General Assembly should repeal poorly-constructed and misnamed education savings accounts program

General Assembly should repeal poorly-constructed and misnamed education savings accounts program

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Now that the lackluster, uninspiring, harmful, disappointing, and misguided public school budget has become law, it is time to look towards next year’s priorities. By failing to adequately address the needs of our public schools in the 2017 budget, General Assembly leaders have much work to do in 2018. Any 2018 education agenda should focus on restoring adequate funding to our schools, increasing efforts to improve the recruitment and retention of educators, and providing the necessary supports to give low-income students the tools needed to succeed.

Unfortunately, the General Assembly has proven unwilling in recent years to tackle such big, important issues. But they should have the capacity to focus on low-hanging fruit. And there’s no lower-hanging improvement out there than reversing the plan to create “education savings accounts” (ESAs).

What are education savings accounts?

ESAs sound like a good, innocuous program. Everyone can get behind education and savings accounts. Unfortunately, the name “education savings accounts” fails to accurately describe what the program actually does. Under ESAs, parents of qualifying children will receive a debit card loaded with $9,000 to be spent on the child’s education. Funds from the debit card may be spent on:

  • Private school tuition, fees, and required textbooks
  • Accredited tutoring services
  • Curricula
  • Fees for standardized tests, advanced placement exams, and college entrance exams
  • Account fees
  • Educational therapies
  • Educational technology
  • Transportation to school or educational activities

ESAs don’t promote savings. Parents cannot add their own funds to the ESA. And the educational benefits are, at best, questionable. A more accurate name for ESAs would be “private education spending accounts.” Others, however, prefer a more provocative description, calling ESA’s “a voucher on steroids.”

The shortcomings of North Carolina’s new ESA program extend far beyond misleading nomenclature.

ESAs share the shortcomings of traditional voucher programs

The program suffers from the same shortcomings common with traditional voucher programs:

  • ESAs divert funding from traditional and inclusive public schools. When a student transfers out of public schools to receive an ESA, the school district loses the per-student funding related to that student. This creates difficulties for the public schools, as the loss in per student funding is greater than the operational savings that can be realized from having one less student. Schools have a number of fixed costs like building maintenance or employing a principal. These costs cannot be reduced when small numbers of students depart. As a result, per-student costs increase, while per-student funding remains constant.
  • ESAs needlessly subsidize educational costs for families who have already opted out of the public school system. Under many voucher programs, including North Carolina’s Opportunity Scholarship and the new ESA program, the eligibility criteria include a number of families who would have attended a private school even in the absence of the voucher program. The state derives no benefit from subsidizing the educational costs for these families.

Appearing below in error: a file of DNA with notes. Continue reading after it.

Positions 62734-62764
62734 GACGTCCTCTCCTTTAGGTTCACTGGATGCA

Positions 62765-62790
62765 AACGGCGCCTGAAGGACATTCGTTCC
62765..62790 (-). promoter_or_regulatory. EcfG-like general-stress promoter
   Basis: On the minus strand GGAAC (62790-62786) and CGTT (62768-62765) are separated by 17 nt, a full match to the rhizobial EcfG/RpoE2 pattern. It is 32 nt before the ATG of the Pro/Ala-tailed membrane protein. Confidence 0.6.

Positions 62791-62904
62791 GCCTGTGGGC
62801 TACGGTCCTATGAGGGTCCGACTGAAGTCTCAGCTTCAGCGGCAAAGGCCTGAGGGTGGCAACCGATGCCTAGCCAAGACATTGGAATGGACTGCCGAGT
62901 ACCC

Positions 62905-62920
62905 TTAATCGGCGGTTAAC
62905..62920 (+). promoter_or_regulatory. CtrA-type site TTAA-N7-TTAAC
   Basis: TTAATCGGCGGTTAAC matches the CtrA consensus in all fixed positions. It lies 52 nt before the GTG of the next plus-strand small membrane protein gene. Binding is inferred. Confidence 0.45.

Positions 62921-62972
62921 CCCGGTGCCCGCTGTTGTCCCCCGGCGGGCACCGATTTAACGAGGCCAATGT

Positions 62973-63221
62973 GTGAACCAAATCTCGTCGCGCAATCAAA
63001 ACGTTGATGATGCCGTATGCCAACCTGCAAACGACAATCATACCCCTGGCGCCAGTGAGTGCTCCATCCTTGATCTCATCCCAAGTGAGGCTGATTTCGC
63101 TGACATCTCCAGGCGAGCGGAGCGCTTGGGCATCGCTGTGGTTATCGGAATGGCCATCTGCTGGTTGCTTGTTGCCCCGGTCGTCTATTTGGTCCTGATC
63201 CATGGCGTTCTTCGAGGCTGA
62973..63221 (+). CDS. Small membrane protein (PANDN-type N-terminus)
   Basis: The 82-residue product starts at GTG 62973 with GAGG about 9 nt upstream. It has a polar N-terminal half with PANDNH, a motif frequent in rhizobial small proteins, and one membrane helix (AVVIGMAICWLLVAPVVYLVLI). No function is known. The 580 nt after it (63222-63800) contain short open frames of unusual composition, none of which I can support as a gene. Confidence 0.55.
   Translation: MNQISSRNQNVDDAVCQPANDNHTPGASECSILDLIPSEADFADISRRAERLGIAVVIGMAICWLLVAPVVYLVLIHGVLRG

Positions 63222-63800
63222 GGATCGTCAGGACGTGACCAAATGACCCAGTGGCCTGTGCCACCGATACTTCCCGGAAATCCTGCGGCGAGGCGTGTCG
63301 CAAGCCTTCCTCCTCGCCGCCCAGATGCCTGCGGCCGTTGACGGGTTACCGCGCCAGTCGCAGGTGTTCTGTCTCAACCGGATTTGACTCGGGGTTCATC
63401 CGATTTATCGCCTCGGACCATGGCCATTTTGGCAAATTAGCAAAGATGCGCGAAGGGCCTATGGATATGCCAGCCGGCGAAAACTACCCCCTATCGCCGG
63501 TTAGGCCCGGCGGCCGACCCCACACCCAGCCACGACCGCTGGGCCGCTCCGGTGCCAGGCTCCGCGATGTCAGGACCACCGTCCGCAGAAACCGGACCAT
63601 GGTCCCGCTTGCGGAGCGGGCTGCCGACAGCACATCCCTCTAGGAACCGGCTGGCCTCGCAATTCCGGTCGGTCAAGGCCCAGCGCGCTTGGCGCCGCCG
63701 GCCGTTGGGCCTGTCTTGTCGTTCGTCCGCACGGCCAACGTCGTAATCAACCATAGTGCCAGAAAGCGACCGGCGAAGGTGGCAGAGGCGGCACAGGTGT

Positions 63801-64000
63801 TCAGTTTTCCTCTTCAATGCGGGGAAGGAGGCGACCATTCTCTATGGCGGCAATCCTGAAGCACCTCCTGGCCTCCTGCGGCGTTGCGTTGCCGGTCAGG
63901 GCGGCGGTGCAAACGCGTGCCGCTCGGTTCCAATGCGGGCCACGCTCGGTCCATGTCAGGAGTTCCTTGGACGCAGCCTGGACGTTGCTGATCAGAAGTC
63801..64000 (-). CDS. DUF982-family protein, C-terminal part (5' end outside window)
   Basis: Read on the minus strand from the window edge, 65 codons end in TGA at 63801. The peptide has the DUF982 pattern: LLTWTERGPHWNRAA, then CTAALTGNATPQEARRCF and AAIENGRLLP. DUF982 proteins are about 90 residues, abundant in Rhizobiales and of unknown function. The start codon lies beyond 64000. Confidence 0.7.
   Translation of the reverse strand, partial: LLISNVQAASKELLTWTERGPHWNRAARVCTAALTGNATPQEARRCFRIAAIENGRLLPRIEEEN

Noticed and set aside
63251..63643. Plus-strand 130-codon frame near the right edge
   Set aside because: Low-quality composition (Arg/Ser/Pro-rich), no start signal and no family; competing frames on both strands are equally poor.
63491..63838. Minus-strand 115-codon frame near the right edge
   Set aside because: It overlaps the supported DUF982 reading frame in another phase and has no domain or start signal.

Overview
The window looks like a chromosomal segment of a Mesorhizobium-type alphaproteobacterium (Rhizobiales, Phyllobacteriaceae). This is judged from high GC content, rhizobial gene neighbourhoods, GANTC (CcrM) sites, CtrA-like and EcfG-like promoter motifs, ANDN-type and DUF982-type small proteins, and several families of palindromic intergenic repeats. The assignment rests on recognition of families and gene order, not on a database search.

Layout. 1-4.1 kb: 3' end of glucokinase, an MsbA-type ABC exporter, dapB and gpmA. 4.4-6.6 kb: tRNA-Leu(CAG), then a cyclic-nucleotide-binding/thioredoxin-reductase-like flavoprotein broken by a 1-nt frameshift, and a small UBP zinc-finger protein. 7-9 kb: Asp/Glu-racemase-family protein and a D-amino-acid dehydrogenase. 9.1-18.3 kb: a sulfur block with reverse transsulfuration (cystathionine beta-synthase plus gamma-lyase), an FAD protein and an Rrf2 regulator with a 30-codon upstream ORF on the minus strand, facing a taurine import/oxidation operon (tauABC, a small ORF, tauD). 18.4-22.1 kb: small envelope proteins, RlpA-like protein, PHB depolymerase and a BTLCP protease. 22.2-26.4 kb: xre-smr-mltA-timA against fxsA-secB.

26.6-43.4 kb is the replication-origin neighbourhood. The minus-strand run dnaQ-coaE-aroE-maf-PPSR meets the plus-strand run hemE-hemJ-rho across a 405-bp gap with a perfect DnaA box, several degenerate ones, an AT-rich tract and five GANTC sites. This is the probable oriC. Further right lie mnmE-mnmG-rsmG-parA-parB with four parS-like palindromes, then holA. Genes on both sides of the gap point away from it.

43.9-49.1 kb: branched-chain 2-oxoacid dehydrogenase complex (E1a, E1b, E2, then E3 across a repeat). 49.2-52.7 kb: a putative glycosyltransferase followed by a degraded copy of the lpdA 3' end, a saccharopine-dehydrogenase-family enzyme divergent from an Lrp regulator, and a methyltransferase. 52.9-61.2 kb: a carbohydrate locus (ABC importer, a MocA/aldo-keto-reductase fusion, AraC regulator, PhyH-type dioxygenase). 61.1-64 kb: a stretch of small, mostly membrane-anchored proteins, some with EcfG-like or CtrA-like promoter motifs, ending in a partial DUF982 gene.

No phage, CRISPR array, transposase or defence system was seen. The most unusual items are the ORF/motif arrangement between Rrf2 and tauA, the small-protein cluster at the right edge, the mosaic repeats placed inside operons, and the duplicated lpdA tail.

ESAs have higher administrative costs than traditional voucher programs

ESAs are more expensive to administer than traditional voucher programs. Under a traditional voucher program, the program administrator determines eligibility, awards vouchers, and writes a check to the private school in order to cover tuition. Under an ESA, however, there are several additional administrative responsibilities. The administrator still must determine eligibility and develop an awards process. But the administrator of an ESA program must also issue each family a debit card and develop processes to monitor debit card spending to determine whether expenditures fall within allowable categories. It is incredibly expensive to provide such real-time monitoring and effective fraud prevention.

North Carolina’s ESA is particularly poorly-designed

North Carolina’s ESA program was buried in the larger budget bill and was never the subject of any committee hearings. Democrats and education advocates were given no opportunity to help shape the bill. As a result, the North Carolina ESA program is particularly weak:

  • North Carolina’s ESA opens significant new areas for fraud. Under North Carolina’s ESA program, monitoring of debit card spending relies almost entirely on self-reporting from parents. The legislation also requires an indeterminate number of audits, but fails to establish a minimum number of accounts to be audited each year. Even if an audit uncovers illegal spending, there is no requirement that the parent be removed from the program or be forced to repay the state. As a result, parents under North Carolina’s ESA face few barriers on misreporting spending on luxury items as “educational” or receiving kickbacks from unscrupulous tutors.